As seen on The Rochester Press Box
With the 132nd pick of the 1962 American Football League Draft, the Buffalo Bills select Tom Sestak. Tight end. McNeese State. Extra credit if you knew McNeese State was in Louisiana.
There were 34 rounds in the 1962 AFL draft. Sestak was chosen in the 19th. He was shifted to defensive tackle and he is, the most obvious omission from the Pro Football Hall of Fame, representing the Buffalo Bills. With apologies to Steve Tasker. Sestak was a beast. 6 foot 4, fast and strong, a dominant player in the AFL. A cornerstone of a Bills defense that won back to back league titles in 1964 and 65. The only two professional championships of any kind won by a Buffalo sports team.
Credentials. Sestak was named to the All-time All-AFL team as a first stringer. His backup on that team, Buck Buchanan, is in the Hall of Fame. Sestak was selected as a unanimous first team all-league three consecutive seasons. A feat accomplished by only five others that decade. The other five are in the Hall of Fame. As recently as 2019, Sestak’s name surfaced as a finalist for the NFL’s All Time Top 100 players. But most telling, when the Buffalo Bills got around to establishing their Wall of Fame, only two players; Jack Kemp and O.J. Simpson, were chosen to be honored ahead of Sestak’s number 70. Not Billy Shaw, Sestak’s AFL teammate for his entire career, who is in the Pro Football Hall of Fame.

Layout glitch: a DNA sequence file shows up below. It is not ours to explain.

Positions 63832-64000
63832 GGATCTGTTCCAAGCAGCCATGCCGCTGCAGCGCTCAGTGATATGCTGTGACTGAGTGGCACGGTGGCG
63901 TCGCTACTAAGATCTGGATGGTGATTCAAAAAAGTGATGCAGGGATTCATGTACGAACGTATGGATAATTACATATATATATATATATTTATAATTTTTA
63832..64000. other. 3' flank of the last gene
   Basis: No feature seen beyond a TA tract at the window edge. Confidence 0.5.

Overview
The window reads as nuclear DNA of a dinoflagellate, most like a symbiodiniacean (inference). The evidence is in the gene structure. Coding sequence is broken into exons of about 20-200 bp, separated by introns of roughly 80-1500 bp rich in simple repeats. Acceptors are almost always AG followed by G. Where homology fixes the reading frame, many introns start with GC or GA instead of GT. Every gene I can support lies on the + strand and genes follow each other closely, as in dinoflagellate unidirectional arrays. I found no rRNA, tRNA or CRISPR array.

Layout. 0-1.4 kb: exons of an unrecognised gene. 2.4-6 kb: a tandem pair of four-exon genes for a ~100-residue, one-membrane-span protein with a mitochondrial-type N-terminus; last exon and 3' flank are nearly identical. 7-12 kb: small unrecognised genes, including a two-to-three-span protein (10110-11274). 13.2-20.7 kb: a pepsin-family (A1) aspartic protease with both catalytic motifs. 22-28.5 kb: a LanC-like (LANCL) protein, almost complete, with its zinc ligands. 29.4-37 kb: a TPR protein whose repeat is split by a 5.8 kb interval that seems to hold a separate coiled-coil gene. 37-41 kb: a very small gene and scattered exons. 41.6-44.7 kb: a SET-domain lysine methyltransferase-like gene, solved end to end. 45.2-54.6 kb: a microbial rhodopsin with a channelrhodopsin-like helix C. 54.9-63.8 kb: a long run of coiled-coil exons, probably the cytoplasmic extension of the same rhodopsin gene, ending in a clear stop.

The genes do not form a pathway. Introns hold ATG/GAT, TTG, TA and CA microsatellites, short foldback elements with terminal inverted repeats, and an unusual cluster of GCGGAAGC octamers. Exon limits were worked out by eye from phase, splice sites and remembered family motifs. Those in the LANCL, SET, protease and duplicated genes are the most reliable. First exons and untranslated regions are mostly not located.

The knock. Service time. Knee injuries cut Sestak’s career to seven seasons. 96 games. Gayle Sayers played 68. Terrell Davis 78. Seattle safety Kenny Easley is in. He appeared in 89. That’s the case. In 1987, Sestak died a young man of 51, from a heart attack a mere month after being told that he had Lou Gehrig’s disease. Tom isn’t here to speak for himself and there aren’t that many my age who remember him. Bills fans unite. Tom Sestak deserves not to be forgotten.